Toronto International Film Festival 2019: The Lighthouse
By Andrea Thompson
You'll never really figure out just what the hell is going on in “The Lighthouse,” but it's one of the few cases where a lot of confusion isn't too much of a bad thing. The sole location, an isolated, harsh isle unsettles from the beginning, as the unfortunate Ephraim Winslow (Robert Pattinson) arrives to train as a lighthouse keeper under Thomas Wake (Willem Dafoe).
Robert Eggers knows a thing or two about locations, having unnerved us by making good use of relatively simple staging (among other things) in “The Witch.” Similarly, as we're introduced to the harsh landscape of “The Lighthouse,” the boat almost seems to violently slice and fight its way out of the turbulent waters to reach its destination, then vanishing back into fog as it departs. A foghorn echoes as if to call Winslow back. It will echo throughout the film thereafter, becoming the soundtrack to a nightmare that keeps on escalating.
Ephraim and Thomas are an odd couple from the start, with the talkative Thomas crudely peeing and farting in their shared room, insists on forcing the younger, quieter man to talk, and ordering him to perform menial tasks rather than training him to care for the lighthouse itself. It's humorous at times, then becomes something far darker as Ephraim's curiosity about just why Thomas guards the light so jealously grows, along with his paranoia and hallucinations involving mermaids. Or are they?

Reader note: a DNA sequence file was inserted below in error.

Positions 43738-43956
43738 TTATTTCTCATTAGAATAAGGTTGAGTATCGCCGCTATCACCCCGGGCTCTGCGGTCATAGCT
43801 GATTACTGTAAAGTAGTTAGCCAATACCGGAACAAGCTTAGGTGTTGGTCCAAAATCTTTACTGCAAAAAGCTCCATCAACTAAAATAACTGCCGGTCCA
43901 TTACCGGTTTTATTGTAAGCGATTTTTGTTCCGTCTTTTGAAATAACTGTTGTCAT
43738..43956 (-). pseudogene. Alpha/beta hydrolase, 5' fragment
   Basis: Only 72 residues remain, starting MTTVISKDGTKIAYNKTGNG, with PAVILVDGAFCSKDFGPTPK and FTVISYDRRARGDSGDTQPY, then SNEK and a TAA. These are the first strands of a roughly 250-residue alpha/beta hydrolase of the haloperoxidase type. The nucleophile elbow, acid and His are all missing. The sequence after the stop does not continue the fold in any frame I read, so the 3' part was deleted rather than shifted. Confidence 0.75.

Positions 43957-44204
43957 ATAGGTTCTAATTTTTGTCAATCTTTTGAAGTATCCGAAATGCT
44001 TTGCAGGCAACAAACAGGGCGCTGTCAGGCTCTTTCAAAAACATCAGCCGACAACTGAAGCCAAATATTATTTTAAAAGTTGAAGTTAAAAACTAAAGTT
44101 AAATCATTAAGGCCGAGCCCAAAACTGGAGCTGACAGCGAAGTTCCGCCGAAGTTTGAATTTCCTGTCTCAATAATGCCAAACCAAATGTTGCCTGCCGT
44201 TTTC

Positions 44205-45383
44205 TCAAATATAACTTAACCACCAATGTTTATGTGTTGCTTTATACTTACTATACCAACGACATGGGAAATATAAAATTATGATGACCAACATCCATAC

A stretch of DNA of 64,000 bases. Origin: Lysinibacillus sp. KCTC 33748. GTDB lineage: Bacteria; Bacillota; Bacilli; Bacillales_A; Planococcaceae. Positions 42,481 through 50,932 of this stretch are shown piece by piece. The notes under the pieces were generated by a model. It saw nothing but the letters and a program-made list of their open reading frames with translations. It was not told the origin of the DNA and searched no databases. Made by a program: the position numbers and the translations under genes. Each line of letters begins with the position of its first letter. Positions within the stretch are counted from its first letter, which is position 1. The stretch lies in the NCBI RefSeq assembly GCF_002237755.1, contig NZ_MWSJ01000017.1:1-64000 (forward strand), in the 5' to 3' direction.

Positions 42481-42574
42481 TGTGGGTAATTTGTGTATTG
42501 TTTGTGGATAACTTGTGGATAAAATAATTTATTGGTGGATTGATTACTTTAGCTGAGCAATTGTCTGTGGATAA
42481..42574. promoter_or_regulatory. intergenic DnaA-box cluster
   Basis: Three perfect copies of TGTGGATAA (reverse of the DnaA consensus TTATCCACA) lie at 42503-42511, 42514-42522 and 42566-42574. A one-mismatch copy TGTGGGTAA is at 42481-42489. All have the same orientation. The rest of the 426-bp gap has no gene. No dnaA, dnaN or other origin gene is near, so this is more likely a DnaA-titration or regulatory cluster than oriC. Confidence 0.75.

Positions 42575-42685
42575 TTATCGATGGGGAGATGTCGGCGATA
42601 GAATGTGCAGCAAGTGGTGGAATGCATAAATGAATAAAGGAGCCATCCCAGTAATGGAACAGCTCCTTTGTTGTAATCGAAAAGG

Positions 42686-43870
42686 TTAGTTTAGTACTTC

By the end, what's real is as much an open question as it ever was. Is the harsh land enchanted? Or do these two men share a madness that's been exacerbated by the difficulties of an unforgiving, isolated environment? The only thing that matters is watching Dafoe and Pattinson orbit each other in their growing insanity as they clash, tear each other down, and occasionally even try to keep each together as they and the film openly acknowledge the cliches they're indulging. Everything probably would've been fine if it was socially acceptable for them to bone. Alas, 19th century gender politics were hard on men too.